Once the text or graphical data has been received by input buffer 22, it is commonly communicated to one or more interpreters designated by the reference numeral 28. A common interpreter is PostScript™, which is an industry standard used by most laser printers. After being interpreted, the input data is typically sent to a common graphics engine to be rasterized, which typically occurs in a portion of RAM designated by the reference numeral 30 on FIG. 1. To speed up the process of rasterization, a font pool and possibly also a font cache is stored, respectively, in ROM or RAM within most laser printers, and these font memories are designated by the reference numeral 32 on FIG. 1. Such font pools and caches supply bitmap patterns for common alphanumeric characters so that the common graphics engine 30 can easily translate each such character into a bitmap using a minimal elapsed time.
Once the data has been rasterized, it is directed into a Queue Manager or page buffer, which is a portion of RAM designated by the reference numeral 34. In a typical laser printer, an entire page of rasterized data is stored in the Queue Manager during the time interval that it takes to physically print the hard copy for that page. The data within the Queue Manager 34 is communicated in real time to a print engine designated by the reference numeral 36. Print engine 36 includes a laser light source within its printhead (not shown), and its output 40 is the physical inking onto a piece of paper, which is the final print output from laser printer 10.
It will be understood that the address, data, and control lines are typically grouped in buses, which are electrically conductive pathways that are physically communicated in parallel (sometimes also multiplexed) around the various electronic components within laser printer 10. For example, the address and data buses are typically sent to all ROM and RAM integrated circuits, and the control lines or interrupt lines are typically directed to all input or output integrated circuits that act as buffers.
Print engine 36 contains an ASIC (Application Specific Integrated Circuit) (not shown), which acts as a controller and data manipulating device for the various hardware components within the print engine. The bitmap print data arriving from Queue Manager 34 is received by the ASIC, and at the proper moments is sent in a serialized format to the laser printhead.
The print engine 36 is in communication with a number of paper-handling devices via a communications bus 70. Some of the paper-handling devices depicted on FIG. 1 include three output stackers 50, 52 and 54, a multipurpose tray 56, a duplexer 58, and two input trays 60 and 62.
The paper-handling devices and the paper pathways are depicted in greater detail on FIG. 2. Printer 10 comprises a "base printer" which includes a multipurpose tray 56, an internal input paper tray 100, and several drive devices. These drive devices include a DC motor 102 that drives a pick roller 104, which is used for a picking operation from the internal tray 100. Another DC motor 110 provides the drive for several different rollers within the base printer. These rollers include the pick roller 112 used for feeding print media from multipurpose tray 56, and drive rollers 114, 116, and 118 that transport the print media toward the laser printhead 92 (which is part of print engine 36). The placement and number of drive rollers depicted on FIG. 2 are chosen for the purpose of clarity in this description of the present invention. It will be understood that additional drive rollers would typically be included in an actual implementation of such a printer.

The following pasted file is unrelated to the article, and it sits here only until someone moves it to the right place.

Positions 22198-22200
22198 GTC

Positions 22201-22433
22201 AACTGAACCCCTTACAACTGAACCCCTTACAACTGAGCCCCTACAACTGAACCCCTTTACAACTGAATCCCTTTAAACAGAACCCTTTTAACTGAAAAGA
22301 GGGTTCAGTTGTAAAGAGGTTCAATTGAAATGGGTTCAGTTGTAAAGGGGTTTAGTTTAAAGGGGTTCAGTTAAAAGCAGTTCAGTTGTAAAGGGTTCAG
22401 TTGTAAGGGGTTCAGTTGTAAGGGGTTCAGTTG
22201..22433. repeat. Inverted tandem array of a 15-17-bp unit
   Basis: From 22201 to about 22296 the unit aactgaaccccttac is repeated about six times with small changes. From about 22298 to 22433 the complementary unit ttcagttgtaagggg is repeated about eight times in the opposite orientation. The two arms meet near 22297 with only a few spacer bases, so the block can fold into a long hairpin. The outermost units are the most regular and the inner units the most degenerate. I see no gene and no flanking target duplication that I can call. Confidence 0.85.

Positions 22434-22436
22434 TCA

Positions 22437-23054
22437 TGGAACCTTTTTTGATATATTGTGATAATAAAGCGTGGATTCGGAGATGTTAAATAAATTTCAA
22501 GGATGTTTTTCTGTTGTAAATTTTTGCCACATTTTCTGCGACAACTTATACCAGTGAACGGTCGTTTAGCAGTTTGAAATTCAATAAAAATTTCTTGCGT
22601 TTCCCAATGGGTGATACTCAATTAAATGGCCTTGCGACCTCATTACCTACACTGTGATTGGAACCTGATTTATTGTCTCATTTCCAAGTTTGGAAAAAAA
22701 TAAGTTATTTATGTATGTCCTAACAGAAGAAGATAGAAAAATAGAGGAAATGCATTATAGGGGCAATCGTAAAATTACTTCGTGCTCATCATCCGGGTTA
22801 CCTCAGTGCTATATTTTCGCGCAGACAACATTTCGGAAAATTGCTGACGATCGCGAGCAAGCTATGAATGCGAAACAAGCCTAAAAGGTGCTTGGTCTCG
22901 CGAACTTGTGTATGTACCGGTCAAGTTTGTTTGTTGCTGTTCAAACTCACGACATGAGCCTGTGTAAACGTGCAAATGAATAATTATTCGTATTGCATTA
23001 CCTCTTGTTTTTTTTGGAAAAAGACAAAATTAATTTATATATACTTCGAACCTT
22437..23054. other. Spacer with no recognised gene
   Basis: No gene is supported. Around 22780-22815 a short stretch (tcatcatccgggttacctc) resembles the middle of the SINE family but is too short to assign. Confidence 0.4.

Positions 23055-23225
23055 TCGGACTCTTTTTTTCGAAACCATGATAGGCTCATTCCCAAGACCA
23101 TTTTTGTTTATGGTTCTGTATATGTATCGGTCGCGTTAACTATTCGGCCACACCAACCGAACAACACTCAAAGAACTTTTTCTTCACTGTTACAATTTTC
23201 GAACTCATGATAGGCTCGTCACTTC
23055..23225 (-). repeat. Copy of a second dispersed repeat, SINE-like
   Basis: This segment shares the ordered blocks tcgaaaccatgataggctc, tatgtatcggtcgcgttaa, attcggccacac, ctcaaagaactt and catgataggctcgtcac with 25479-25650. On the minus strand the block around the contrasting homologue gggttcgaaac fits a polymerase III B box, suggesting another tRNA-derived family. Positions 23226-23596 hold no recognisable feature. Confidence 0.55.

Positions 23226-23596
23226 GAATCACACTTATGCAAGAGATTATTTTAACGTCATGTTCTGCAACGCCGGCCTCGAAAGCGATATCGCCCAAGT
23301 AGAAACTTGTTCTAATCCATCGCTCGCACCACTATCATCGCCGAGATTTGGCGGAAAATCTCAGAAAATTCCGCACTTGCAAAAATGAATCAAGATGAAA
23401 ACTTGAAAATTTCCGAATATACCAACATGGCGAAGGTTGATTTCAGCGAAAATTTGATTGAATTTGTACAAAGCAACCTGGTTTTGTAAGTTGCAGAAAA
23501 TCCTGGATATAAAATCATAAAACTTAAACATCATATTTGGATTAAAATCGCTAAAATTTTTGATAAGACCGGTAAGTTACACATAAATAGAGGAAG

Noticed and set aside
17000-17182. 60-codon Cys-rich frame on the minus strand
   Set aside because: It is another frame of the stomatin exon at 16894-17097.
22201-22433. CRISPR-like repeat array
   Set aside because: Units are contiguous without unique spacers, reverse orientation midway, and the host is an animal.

A photoconductive drum 120, which is contained within a print cartridge (not shown), provides the transport through the laser printhead area, and fuser rollers 122 and 132 provide the transport just before reaching a diverter 152. Finally, output rollers 124 and 126 transport the print media away from the fuser area. If no optional output stackers are provided with the base printer 10, then the print media automatically follows the pathways 300, 304, and 306, after which the print media exits and lands on the output "tray" at the top surface of the base printer 10.
A DC power supply 12 is included in the base printer 10, which provides power to the DC motors throughout the printer system and preferably is a 24 volt DC supply. This power supply 12 also provides DC power to the microprocessor and other low-voltage components of printer 10 (see FIG. 1).
Another DC motor 90 is included in a laser printhead 92, which provides power to the rotating faceted mirror (not shown) used as part of the laser beam aiming system. A fuser backup roll solenoid 130 is provided to move fuser backup roller 132 away from the heated fuser roller 122 in order to reduce wrinkling of envelopes. On FIG. 2, the duplexer option is installed at 58. A stepper motor 150 provides the mechanical drive for the diverter 152 which is used to either allow the print media to travel to the output portion of the printer (along pathway 304), or to divert the paper into the duplexer along pathway 320. If the print media is diverted into the duplexer 58, then DC motor 140 provides the mechanical drive to rollers 142, 144, 146, and 148. The print media travels pathways 320, 322, and 324, before being returned into the input pathway at 326. If the sheet of print media was originally picked from the internal tray 100, it would have first followed the pathway 302, then under the photoconductive drum 120 via pathway 300, before entering the duplexer. After the sheet entered the pathway 322, it would then be turned upside down by being transported through pathway 324 before arriving back at the input pathway 326.